Crowds in Russia mount election day protest against Putin, war on Ukraine

By Roy Landersen
April 1, 2024
Voters in St. Petersburg turn out for “Noon Against Putin” actions across Russia and around world March 17. Tens of thousands protested Russian President Putin, Moscow’s war in Ukraine.
Moscow TimesVoters in St. Petersburg turn out for “Noon Against Putin” actions across Russia and around world March 17. Tens of thousands protested Russian President Putin, Moscow’s war in Ukraine.

Tens of thousands protested the regime of Russian President Vladimir Putin and his two-year-old war against Ukraine as part of a “Noon Against Putin” mass action on March 17, the last day of Russia’s three-day presidential election. Actions took place throughout the country and around the world. Moscow hoped to give a veneer of legitimacy to Putin’s “reelection” to a fifth term and to his brutal war aimed at crushing Ukraine’s independence and the spirited resistance of its people.

In response to the call for the action, long lines suddenly formed at midday outside innumerable polling stations across 11 time zones in Russia. People, sometimes numbering in the thousands, lined up in Moscow, St. Petersburg, Chelyabinsk, Tomsk, Novosibirsk, Omsk and Yekaterinburg, as well as in smaller cities and towns. The widespread action had been first called by Alexei Navalny, Putin’s outspoken nemesis, before his death behind bars in an Arctic gulag prison in mid-February.

“I realize that in the regions,” Maria, 30, from Cheboksary in the republic of Chuvashia, told the Moscow Times while waiting to vote, “it’s riskier to participate in protest actions. But I was inspired by the photos of lines in Moscow and St. Petersburg that friends sent me. There are still a lot of us. And that gives me hope.”

Many voters in Russia posted photographs of “ballots,” some with protest slogans such as “Navalny is my president,” “No to war, no to Putin,” and “Putin is a murderer.” Others simply spoiled their ballots.

The two candidates in the election who stood as open opponents of Putin’s war, Boris Nadezhdin and Yekaterina Duntsova, were banned from running.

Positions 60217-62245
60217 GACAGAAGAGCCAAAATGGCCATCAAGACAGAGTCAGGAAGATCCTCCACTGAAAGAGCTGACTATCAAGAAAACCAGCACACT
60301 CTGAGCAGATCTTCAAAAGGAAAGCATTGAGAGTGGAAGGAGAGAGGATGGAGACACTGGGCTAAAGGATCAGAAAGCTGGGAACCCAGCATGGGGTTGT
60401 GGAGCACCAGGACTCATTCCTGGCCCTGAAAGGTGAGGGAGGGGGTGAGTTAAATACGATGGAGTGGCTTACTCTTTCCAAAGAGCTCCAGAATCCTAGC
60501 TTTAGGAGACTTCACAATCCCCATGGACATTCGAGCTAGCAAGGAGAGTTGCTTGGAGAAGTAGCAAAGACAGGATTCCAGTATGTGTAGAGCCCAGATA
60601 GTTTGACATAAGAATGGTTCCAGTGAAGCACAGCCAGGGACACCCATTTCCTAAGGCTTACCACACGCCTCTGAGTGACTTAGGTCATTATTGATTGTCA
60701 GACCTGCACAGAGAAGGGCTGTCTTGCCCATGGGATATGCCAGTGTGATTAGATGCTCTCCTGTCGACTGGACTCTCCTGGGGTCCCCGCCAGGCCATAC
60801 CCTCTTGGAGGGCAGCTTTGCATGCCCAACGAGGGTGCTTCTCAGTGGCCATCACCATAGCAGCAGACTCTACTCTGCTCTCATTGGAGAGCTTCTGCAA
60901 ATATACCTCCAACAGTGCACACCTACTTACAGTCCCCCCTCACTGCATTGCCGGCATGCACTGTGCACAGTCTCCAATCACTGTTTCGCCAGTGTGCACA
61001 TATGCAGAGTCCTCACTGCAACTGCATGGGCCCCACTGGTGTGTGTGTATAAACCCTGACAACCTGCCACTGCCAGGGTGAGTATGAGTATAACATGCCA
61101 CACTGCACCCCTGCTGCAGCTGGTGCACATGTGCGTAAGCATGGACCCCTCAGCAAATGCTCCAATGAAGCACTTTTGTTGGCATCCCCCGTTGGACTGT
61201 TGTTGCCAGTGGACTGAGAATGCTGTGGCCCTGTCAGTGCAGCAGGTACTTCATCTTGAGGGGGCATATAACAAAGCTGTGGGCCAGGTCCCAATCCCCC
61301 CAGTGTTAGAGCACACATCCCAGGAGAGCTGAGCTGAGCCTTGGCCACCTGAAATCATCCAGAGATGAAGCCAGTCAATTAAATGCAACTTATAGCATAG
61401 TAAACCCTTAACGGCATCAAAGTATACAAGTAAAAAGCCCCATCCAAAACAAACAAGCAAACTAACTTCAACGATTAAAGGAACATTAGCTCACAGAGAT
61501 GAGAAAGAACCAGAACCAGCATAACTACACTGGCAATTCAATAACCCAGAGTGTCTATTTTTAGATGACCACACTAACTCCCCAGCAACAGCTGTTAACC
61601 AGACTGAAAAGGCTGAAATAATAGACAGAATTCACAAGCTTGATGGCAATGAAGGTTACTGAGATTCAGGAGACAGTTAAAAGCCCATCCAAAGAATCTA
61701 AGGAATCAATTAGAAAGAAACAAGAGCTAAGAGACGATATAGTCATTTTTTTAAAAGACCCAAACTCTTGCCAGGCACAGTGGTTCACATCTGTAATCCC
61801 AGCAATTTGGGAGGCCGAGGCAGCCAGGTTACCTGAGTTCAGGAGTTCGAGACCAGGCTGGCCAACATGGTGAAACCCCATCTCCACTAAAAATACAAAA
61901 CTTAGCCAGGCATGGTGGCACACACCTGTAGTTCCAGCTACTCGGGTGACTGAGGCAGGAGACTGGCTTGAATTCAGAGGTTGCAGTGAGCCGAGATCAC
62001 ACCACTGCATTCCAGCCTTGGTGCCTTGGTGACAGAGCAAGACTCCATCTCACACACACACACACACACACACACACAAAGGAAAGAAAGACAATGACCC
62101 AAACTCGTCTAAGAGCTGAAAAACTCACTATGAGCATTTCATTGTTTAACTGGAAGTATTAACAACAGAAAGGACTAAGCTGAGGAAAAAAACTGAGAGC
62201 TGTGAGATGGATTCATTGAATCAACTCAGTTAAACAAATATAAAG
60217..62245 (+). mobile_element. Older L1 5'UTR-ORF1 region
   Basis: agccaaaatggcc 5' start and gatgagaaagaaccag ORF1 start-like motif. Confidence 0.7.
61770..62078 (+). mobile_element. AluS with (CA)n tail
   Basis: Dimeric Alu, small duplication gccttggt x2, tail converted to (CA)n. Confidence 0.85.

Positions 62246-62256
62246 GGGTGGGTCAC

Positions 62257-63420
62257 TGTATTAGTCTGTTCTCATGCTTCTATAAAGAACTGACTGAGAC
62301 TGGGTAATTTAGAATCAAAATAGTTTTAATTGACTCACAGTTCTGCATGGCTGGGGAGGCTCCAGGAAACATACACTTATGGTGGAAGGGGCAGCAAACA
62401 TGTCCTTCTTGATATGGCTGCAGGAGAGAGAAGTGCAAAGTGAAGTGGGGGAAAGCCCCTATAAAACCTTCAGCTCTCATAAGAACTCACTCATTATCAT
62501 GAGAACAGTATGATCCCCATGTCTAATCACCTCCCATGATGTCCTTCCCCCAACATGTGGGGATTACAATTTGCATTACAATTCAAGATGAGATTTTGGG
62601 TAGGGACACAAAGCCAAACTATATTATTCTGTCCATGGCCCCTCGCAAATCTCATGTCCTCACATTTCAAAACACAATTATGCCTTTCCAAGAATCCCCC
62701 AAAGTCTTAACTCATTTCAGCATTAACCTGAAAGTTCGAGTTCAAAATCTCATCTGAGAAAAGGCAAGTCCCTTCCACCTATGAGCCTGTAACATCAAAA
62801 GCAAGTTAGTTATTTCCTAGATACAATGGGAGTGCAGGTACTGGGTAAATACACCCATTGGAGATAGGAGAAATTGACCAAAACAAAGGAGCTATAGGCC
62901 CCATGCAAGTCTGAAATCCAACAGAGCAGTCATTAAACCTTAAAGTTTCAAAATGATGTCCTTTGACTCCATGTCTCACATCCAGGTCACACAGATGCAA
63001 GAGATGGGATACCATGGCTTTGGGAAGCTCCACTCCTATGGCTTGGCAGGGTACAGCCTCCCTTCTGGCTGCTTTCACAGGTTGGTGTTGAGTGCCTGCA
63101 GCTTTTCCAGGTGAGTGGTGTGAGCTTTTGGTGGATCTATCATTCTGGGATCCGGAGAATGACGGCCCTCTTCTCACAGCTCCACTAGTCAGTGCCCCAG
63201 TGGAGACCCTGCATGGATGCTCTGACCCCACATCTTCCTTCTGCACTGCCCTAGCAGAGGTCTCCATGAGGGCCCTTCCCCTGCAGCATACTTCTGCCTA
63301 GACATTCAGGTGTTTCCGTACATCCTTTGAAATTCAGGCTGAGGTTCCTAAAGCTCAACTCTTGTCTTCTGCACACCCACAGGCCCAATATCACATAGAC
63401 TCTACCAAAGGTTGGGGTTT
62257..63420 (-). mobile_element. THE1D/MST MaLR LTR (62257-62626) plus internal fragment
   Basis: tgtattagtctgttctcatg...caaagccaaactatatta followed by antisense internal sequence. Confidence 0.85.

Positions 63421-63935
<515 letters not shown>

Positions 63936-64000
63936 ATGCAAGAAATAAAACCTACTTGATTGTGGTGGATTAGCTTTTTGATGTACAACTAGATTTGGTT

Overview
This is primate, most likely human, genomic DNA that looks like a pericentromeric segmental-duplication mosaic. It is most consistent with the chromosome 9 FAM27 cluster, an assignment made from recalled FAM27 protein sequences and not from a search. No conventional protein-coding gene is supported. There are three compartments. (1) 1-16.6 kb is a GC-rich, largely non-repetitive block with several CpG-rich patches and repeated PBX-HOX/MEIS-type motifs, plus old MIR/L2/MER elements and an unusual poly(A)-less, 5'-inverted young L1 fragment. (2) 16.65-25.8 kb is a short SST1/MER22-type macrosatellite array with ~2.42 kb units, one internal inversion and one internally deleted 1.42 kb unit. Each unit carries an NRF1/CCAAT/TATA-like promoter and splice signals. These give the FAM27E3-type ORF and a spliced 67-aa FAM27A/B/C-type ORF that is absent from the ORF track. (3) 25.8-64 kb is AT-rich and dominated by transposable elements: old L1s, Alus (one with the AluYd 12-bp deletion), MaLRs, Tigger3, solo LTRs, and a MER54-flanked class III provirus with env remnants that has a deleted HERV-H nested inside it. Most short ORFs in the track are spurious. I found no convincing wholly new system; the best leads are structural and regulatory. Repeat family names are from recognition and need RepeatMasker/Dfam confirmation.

This was the third, and the largest, demonstration against the Putin regime in as many months. In January, Nadezhdin’s supporters mobilized over 200,000 people across the country to come forward publicly and sign to nominate him. This inspired opponents of the Ukraine war who had felt they were alone, and it alarmed the Kremlin. Then, in response to Putin’s killing of Navalny, thousands came out in defiant tribute at his funeral March 1, marching in Moscow from there to his gravesite. Millions watched the protest online.

Arina, 17, who joined the line at the Polyanka polling station in Moscow, told the Washington Post that the protest gave her hope that a “civilized and democratic Russia is possible.” She said the action was “successful since it gives people a feeling of strength and power.”

Voting in the Russian-occupied regions of Ukraine revealed the election’s fraudulent character. Election officials were accompanied house to house by armed soldiers forcing people to vote at gunpoint.

Protests draw wide support

Maria Andreeva, the wife of a mobilized soldier and one of the leaders of the rising movement of wives and relatives of soldiers known as The Way Home, also backed the noon protests. The group demands the return of their men from the war. The Kremlin warned Andreeva that her promotion of the polling place demonstrations registered “signs of extremist activity.”

She wasn’t deterred. “I view this warning as interference and pressure on my electoral freedoms,” Andreeva told the Moscow Times.

The poll line protests revealed the regime’s vulnerability as working-class anger grows over the human costs of the war. Pro-Kremlin commentator Sergei Markov admitted as much. He said the protest showed “brilliant” tactics because it covered the whole country and all opposition groups had joined in.

Though the regime refrained from mass repression against the protesters, at least 65 people were detained at polling stations in 16 Russian cities that day, OVD-Info, a legal rights group, reported.

Highly visible “Noon Against Putin” protests took place at Russian embassies in countries worldwide. From Armenia and Latvia to Kazakhstan and Kyrgyzstan, from Berlin to London, long lines formed, with many people carrying anti-war and anti-Putin placards and banners. In some places, supporters of Putin’s rule were there as well.

Hundreds gathered in front of the Russian Embassy in Washington, D.C. George Salia, who traveled from Philadelphia, held a sign in Russian denouncing the elections as “a farce.” He told the Militant Putin’s war is “a tragedy for Ukraine, and a catastrophe for Russia.” The “aggressive war,” he said, means “both sides have lost hundreds of thousands of soldiers’ lives.”